The thunderstorms this past Father’s Day were a fitting remembrance for my Dad. He used to watch the thunderstorms while bolts of lightning raced across the sky from the porch; unafraid, while we cowered indoors.
Dad could have been the prototype for the Rube Goldberg cartoon. Working for the signal corps on the Texas and Pacific Railroad spurred his originality in repairing household items. Our house had many one of a kind work-a-rounds that only he knew how to activate.
The wiring from our house to the garage was genius, protected by divine intervention. Electricity was required to heat the incubator for the baby chicks he ordered every spring. We prayed for the safety of the garage and its inhabitant during electrical storms.
He was a creative problem solver. A neighbor’s barking dog outside his bedroom was far beyond nuisance irritation. Dad’s approach was original, non-confrontational and effective. During one of the pre-dawn barking sessions, he opened a window and blasted an air horn purchased for this purpose. The dog stopped barking; the neighbor experienced the trauma of an unpleasant jolt from a sound sleep. He never had to use the air horn again.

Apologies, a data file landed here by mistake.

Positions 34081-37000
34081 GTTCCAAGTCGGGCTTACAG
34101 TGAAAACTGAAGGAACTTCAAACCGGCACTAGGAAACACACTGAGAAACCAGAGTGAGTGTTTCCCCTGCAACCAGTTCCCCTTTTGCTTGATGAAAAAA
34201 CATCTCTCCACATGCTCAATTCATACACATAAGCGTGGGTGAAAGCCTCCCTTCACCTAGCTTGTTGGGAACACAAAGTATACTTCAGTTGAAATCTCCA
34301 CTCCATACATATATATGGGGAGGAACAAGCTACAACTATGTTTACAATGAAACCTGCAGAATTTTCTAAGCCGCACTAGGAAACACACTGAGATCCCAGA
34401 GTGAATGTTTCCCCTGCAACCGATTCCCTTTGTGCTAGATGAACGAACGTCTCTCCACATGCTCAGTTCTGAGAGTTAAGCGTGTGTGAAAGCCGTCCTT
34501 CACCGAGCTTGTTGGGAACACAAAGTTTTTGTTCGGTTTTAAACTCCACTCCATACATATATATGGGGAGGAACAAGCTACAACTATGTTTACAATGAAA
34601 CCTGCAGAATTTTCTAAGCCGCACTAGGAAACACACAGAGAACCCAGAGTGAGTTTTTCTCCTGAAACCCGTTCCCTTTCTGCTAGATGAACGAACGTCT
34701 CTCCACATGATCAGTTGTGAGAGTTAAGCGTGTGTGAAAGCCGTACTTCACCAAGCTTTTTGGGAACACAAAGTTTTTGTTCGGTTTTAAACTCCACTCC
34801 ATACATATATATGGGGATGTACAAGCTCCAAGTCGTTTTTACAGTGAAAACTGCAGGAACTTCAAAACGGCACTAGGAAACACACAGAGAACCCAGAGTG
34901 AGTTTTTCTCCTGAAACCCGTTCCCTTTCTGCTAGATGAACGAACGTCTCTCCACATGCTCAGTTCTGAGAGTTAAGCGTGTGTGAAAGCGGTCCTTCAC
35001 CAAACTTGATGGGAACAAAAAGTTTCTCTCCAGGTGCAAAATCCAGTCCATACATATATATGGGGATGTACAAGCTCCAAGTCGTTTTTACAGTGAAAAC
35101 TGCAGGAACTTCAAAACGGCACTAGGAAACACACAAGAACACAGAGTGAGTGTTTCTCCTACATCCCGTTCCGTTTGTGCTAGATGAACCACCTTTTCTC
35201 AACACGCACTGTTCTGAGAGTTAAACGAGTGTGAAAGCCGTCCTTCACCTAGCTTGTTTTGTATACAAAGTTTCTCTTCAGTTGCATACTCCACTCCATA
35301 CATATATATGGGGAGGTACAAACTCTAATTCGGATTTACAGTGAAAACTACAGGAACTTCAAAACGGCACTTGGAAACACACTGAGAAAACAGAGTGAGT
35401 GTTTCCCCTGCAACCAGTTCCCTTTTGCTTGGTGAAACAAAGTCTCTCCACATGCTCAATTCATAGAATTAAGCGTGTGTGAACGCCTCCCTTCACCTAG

I wonder now if he had second sight.
On my wedding day, he surprised me as he and I prepared to walk down the aisle, he said: “It’s not too late to back out.” I didn’t but should have. Years later when I returned home with two toddlers in tow, he could have said, “I told you so,” but didn’t.
After his death, I dreaded going to the garage. It was his kingdom, with buckets and buckets of old nuts and bolts, and apparatuses whose purpose was known only to him. At the estate sale, I expected the contents of the garage to be hauled away by the scrap iron dealer. I was wrong. Most of Dad’s items, even the old buckets of nuts and bolts were purchased by people who wanted a remembrance of him.
He was a simple, quiet man, who never told me he loved me, but I never doubted that he did.